Almost all of the extras from the UE repeat here. We get two audio commentaries. The first is a non-screen-specific track pieced together from a series of interviews with principals such as director Guy Hamilton, actors Christopher Lee, Britt Ekland, Maud Adams, Clifton James, and Soon-Taik Oh, continuity supervisor Elaine Schreyeck, co-writer Tom Mankiewicz, stunt coordinator WJ Milligan, composer John Barry, consultant Michael Wilson, production designer Peter Murton, miniatures supervisor Derek Meddings, and cinematographer Ozzie Morris. All of this is linked by narration from Bond historian David Naylor, who introduces the participants and adds plenty of valuable details himself.
The track discusses cast and crew, locations, sets and production design, story issues, changes from the original script and the adaptation of the novel, stunts, various effects, and other topics from the shoot. Like the other Bond commentaries, this one often remains anecdotal in nature. This means lots of stories but not a ton of the usual nuts and bolts details. Still, these tales give us a good impression of the production, and there’s enough concrete material about the film’s creation to satisfy. The piece adds up to an enjoyable and reasonably informative track.
We also find a commentary from actor Roger Moore. He provides a running, screen-specific piece – sort of. While Moore indeed chats as he watches the movie, he prefers a more general, anecdotal structure, so don’t expect a ton of truly screen-specific remarks.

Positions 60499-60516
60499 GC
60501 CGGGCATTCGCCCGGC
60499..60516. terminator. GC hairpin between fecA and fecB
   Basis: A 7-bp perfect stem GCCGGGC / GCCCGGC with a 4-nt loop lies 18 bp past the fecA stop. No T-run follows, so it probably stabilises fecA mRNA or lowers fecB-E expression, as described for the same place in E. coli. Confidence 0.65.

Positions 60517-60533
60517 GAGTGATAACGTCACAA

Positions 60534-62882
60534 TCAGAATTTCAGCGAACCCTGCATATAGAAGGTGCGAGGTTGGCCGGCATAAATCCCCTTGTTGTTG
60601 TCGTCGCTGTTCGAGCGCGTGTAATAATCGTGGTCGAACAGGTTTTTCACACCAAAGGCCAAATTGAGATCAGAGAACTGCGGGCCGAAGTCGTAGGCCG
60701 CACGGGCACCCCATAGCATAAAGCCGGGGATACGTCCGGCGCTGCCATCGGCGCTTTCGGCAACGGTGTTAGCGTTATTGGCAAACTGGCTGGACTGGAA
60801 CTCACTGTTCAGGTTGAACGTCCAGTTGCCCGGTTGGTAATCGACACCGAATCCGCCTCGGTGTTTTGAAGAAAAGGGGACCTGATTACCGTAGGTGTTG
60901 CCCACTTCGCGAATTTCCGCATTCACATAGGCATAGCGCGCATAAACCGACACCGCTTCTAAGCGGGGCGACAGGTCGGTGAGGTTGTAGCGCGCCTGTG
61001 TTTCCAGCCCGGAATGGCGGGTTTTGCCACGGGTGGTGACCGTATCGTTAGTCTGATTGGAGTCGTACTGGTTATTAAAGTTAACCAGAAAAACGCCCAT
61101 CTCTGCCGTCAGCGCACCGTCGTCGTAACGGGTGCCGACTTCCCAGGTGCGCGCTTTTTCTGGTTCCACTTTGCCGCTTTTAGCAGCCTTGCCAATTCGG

Not that I mind. Moore discusses his reflections about various cast and crew, attempts to make his Bond different than Sean Connery’s and general character thoughts, martial arts training, shooting in Thailand, and many anecdotes. Those dominate the program and make it warm. The commentary starts slowly, as it takes Moore a while to build a head of steam. Once he does so, though, he makes this an enjoyable and informative chat. There’s more dead air than I’d like, but the quality of the information compensates to ensure we get our money’s worth here.
We find five elements under Declassified: MI6 Vault. A snippet from The Russell Harty Show goes for two minutes, 59 seconds. It features Moore and actor Herve Villechaize. These utilize many cuts, a factor that causes distractions. Moore doesn’t give us much that he doesn’t mention in his commentary, while Villechaize doesn’t appear long enough to tell us a lot.
A short clip called On Location with The Man With the Golden Gun follows. In this one-minute and 32-second program, we get narration from Bond producer Michael Wilson as we watch shots from the Hong Kong streets. The piece is too short to be terribly valuable, but it offers a decent glimpse of the location.